While there are direct victims of crime, when you think about it, criminal behaviour affects the entire community. As a result, it’s society as a whole (represented in Victoria by the Office of Public Prosecutions) that brings criminal cases to court.
And since the state represents the prosecution in each criminal case, the vast majority of lawyers who specialise in criminal law are criminal defence lawyers.
Remedies and penalties
The purpose of civil penalties is to restore the affected party and to as best as possible undo the harm caused by the issue that triggered the civil case.
While monetary compensation is the most common remedy ordered by civil courts, it can take all sorts of different shapes, including transfer of assets and property, as well as orders to stop or commence work (all of which are delivered directly to the plaintiff).
By contrast, the purpose of legal remedies in criminal cases are to:
- Punish the offender
- Remove the offender from the community
- Deter other offenders
- Protect the community
- Attempt to rehabilitate the offender
Because of these different goals, the penalties used in criminal law are different from the ones in civil law.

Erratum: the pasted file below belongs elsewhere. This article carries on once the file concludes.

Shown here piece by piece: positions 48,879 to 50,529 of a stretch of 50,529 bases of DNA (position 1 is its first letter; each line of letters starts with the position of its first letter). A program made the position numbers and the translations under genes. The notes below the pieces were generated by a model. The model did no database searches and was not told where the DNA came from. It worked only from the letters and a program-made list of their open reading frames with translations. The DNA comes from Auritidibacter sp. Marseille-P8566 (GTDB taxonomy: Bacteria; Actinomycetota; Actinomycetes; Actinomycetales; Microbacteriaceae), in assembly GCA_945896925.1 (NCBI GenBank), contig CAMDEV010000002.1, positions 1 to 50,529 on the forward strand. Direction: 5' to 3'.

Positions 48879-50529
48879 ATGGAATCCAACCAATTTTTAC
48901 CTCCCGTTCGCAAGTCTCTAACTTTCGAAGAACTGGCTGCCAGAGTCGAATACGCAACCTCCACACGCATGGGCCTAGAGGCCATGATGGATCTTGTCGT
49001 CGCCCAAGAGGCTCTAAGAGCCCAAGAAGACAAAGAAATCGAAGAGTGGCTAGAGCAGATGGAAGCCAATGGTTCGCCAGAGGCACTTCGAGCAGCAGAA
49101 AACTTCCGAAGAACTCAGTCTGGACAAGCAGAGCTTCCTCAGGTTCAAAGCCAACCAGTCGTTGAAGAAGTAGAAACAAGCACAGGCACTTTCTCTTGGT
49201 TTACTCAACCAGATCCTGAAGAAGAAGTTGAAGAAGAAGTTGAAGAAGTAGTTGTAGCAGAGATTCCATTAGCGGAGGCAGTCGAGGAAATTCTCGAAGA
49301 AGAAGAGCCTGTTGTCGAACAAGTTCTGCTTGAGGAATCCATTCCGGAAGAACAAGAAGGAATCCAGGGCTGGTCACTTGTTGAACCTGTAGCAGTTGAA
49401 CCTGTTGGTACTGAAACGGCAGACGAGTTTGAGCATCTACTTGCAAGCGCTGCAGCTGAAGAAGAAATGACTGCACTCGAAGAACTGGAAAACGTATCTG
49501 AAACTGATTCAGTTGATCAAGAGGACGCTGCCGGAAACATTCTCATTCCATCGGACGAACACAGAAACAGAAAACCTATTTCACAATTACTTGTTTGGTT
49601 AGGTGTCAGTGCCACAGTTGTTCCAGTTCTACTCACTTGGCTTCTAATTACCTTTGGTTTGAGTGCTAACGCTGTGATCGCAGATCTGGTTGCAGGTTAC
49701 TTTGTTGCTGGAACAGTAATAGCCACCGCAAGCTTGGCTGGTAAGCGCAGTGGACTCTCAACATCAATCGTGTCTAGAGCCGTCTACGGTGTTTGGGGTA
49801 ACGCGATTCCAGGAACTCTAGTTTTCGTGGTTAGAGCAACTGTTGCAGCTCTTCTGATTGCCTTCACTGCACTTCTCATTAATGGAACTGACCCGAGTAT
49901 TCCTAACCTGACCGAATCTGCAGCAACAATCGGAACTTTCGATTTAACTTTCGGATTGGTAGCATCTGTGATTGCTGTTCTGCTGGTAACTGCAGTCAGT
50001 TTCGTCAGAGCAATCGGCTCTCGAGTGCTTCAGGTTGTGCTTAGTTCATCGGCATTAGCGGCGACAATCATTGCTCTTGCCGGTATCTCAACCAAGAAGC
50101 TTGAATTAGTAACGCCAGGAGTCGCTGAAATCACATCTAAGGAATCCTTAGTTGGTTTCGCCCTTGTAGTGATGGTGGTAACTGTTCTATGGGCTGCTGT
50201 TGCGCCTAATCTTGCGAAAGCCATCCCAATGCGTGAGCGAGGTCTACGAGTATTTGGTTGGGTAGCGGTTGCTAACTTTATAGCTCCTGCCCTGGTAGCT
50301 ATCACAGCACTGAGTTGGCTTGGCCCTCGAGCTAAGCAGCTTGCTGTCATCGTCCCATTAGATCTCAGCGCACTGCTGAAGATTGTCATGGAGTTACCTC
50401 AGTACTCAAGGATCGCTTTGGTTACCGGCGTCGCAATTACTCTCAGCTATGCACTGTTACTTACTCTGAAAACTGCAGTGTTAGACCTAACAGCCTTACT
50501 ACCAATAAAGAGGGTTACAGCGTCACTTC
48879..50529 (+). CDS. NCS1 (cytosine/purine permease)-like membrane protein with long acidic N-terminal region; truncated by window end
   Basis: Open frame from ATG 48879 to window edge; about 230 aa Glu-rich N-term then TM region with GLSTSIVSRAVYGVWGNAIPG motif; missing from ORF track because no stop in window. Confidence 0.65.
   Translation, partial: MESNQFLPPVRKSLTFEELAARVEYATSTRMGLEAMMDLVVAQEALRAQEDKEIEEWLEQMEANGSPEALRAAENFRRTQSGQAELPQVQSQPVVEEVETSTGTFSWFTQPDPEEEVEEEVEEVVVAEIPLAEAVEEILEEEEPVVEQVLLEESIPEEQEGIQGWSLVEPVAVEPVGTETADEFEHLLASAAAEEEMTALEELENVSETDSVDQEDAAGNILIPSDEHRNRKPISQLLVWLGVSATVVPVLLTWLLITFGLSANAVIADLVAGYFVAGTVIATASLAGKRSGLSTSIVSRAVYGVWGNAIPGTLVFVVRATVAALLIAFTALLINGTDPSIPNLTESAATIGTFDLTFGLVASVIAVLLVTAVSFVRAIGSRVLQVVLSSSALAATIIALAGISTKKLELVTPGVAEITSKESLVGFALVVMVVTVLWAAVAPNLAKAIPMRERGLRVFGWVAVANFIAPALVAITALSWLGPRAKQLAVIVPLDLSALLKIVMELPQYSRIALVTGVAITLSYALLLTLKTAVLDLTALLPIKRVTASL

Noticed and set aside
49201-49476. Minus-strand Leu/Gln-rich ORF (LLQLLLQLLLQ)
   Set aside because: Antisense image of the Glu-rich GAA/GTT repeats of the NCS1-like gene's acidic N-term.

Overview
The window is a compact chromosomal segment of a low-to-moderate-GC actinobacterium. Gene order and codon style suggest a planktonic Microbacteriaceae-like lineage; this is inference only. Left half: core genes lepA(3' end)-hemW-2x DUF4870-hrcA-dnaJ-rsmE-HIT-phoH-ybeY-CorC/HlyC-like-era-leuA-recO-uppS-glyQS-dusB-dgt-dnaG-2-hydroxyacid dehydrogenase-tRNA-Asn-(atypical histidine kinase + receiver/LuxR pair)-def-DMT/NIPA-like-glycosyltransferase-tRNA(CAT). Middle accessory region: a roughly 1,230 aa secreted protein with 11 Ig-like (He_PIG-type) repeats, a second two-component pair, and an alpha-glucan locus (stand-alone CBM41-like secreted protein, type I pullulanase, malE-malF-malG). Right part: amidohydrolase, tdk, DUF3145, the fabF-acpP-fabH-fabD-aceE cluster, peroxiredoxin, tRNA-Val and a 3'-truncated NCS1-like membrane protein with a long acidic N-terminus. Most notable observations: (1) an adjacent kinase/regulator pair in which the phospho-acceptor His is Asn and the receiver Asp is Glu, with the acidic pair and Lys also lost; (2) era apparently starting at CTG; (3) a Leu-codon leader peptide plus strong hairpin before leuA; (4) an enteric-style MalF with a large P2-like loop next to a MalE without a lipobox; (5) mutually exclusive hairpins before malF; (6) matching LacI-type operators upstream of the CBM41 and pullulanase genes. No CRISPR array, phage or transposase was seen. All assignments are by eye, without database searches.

Each crime comes with a range of prescribed penalties as laid out under Victorian law, including:
- Prison time and suspended sentences
- Community service
- Mandated therapy
- Suspension of drivers licenses
Criminal penalties protect the community – but what about your rights?
That’s where a criminal defence lawyer comes into the picture. We fight for you, protecting your rights and ensuring that due process is upheld.
The standard of proof is different
Under both types of law, it’s the responsibility of the accusing party to present evidence to prove their case while the defendant defends themselves – that’s what we mean when we say “innocent until proven guilty”.
The difference between the two types of law is the standard of proof.
To win a civil case, the plaintiff needs to prove that on the balance of probabilities, their case is more probable than not.
The standard of proof in a criminal case however is much higher.